Toldot 5774

When King Shaul had pity on the Amalekite King Agag...

» Posted by on Oct 31, 2013

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BS”D Parashat Toldot

Part A:

Midrash Yalkut Shimoni, Yechezkel 358:

שאלו לחכמה חוטא מהו ענשו א”ל חטאים תרדף רעה, שאלו לנבואה חוטא מהו ענשו, א”ל הנפש החוטאת היא תמות, שאלו לתורה חוטא מהו ענשו א”ל יביא אשם ויתכפר לו, שאלו להקב”ה חוטא מהו ענשו א”ל יעשה תשובה ויתכפר לו

They inquired of Wisdom, how should the wicked be punished in order for them to obtain forgiveness? And Wisdom replied (Mishlay 13,27) “Evil (misery) pursues the sinner”.

They asked Prophecy, how should the wicked be punished in order for them to obtain forgiveness? And Prophecy relied, “The one who sins is the one who will die”.

They asked the Torah, how should the wicked be punished in order for them to obtain forgiveness? And the Torah replied, “Let him bring a sin sacrifice and he will be atoned”.

They asked the Holy One Blessed Be He, how should the wicked be punished in order for them to obtain forgiveness? And He replied, “Let him repent and he will be atoned”.

The Holy One Blessed Be He created Wisdom, Prophecy and the Torah, with each one representing its own approach to sin and the sinner. Wisdom (logic) demands that the sinner who violated the Creator’s will shall suffer in order to attain his atonement. Prophecy lays down death as the prior condition for his atonement. And the Torah requires the bringing of a sacrifice or any of the other punishments present in the Torah such as a monetary fine, flogging, or exile.

But the only one who has the authority to be compassionate to the sinner is the Holy One Blessed Be He.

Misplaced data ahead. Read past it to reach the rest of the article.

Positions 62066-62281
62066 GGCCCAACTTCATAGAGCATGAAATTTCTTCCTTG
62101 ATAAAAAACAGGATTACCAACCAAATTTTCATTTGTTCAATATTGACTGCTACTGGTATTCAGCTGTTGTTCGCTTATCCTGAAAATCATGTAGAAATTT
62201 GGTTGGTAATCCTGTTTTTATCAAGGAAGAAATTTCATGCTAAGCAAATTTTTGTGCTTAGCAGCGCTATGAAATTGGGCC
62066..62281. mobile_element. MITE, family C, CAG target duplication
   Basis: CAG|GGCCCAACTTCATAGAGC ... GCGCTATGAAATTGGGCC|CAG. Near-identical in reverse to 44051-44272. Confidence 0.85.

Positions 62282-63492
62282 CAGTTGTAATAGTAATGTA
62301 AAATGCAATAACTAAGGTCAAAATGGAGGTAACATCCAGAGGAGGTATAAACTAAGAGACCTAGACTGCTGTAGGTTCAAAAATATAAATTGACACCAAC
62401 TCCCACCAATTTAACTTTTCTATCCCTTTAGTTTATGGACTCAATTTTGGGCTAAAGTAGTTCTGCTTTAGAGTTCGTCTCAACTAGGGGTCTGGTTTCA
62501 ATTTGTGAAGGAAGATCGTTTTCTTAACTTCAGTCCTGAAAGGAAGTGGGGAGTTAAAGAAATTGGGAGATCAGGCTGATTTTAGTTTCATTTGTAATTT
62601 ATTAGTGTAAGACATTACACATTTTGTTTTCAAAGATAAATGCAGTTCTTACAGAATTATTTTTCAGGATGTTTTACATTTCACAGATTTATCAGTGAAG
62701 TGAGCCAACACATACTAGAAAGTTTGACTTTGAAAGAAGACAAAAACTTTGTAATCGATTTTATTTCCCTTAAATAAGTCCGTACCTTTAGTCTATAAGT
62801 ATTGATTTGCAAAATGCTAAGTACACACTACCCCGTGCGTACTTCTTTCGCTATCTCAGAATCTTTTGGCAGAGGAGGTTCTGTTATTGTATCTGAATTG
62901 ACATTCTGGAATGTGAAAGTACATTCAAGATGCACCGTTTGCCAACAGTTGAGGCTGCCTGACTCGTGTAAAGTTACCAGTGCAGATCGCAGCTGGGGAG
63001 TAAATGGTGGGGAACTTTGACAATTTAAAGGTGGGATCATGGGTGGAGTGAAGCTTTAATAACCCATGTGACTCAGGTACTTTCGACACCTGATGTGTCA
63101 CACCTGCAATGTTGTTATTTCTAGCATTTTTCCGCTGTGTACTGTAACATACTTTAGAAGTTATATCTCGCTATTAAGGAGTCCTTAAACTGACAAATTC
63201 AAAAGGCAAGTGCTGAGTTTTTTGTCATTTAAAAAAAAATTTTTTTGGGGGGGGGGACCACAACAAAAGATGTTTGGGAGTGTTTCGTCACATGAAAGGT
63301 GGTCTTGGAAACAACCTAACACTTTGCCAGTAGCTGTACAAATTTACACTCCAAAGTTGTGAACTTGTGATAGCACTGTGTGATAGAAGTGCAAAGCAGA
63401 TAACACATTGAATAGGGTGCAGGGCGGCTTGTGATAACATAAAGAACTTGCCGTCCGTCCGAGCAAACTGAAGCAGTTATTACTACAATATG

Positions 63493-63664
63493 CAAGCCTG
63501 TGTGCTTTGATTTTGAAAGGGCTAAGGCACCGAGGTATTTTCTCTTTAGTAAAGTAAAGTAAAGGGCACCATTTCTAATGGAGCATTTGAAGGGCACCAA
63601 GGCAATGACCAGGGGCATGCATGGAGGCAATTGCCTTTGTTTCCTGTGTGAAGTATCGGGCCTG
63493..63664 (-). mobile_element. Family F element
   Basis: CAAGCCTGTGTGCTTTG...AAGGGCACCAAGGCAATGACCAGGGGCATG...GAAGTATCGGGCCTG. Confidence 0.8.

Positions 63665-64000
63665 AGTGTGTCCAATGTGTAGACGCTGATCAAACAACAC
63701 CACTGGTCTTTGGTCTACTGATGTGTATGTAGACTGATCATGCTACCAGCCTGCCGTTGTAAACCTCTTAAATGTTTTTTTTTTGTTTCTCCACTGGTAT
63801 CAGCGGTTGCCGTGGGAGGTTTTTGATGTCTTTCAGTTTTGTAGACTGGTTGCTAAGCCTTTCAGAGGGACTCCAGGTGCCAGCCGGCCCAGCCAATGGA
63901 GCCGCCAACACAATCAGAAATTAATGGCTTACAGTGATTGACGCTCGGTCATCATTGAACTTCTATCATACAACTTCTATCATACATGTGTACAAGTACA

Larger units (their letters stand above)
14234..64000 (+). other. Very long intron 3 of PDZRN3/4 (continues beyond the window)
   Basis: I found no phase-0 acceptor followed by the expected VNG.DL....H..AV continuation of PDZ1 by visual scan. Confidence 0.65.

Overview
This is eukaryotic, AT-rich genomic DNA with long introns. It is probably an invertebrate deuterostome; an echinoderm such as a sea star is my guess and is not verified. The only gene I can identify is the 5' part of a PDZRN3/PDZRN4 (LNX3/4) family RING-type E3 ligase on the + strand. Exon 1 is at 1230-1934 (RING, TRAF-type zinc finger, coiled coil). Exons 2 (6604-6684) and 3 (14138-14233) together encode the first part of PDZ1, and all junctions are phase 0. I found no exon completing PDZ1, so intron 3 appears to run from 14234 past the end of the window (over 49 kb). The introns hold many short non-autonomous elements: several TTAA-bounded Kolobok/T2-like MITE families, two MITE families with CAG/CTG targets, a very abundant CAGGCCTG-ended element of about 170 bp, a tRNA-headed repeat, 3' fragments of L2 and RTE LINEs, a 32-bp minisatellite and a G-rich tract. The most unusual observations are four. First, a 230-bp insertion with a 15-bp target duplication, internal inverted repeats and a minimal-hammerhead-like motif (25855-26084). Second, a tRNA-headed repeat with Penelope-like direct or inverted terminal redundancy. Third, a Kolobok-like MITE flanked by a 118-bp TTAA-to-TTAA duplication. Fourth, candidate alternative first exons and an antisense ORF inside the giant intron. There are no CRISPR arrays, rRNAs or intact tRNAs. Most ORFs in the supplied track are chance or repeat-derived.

It must be emphasized that the sacrifices and financial fines of the Torah and the compassion of HaShem who accepts teshuva relate only to the sons and daughters of HaShem’s chosen people. Leaving the gentile nations to deal with the “Misery” dictated by “Wisdom” and “Death” demanded by Prophecy.

Part B:

How should a young man in Israel or anywhere else in the world prepare for his or her future? High marks in high school are important. Being accepted into a major university is also an important factor, and even excelling in sports could make a difference.

But for an Arab in Israel, the rules are a bit different. If you come from a poor family and thus suffer from poor health and lack of education, simply take a kitchen knife and implant it in the back of a Jew, preferably a soldier. Causing a wound might not do the job, but murder will certainly get you far.

The perpetrator will be caught, tried and sentenced to life imprisonment or to many years of incarceration. While in prison, he will receive the best health care available. If his hearing is impaired, he will receive an expensive hearing aid. If he needs glasses, he will receive them. He will enjoy five meals a day and look better than he ever did on the “outside”. He will receive free schooling leading up to a BA, MA and Doctorate. His family will be free to visit him, that is if he can pull himself away from the color TV in his comfortable cell.

And all this with the knowledge that one day he will be freed.

He would never have gotten so far in life had he not stuck the knife in the back of a Jew.

Tonight the government freed 26 hardcore Arab murderers. They are healthy, happy and ready again to plan and use their pent-up hatred on the hand that fed them.

This is not the Jewish way!

As stated above, the leniencies of the Torah and of HaShem towards the sinner relate only to Am Yisrael, while the harsh treatment meted out by Wisdom and Prophecy are for the gentile sinner.

According to the historic ways of the Torah, a terrorist would never live to see a prison and certainly not to await his release and return to the comforts of his home.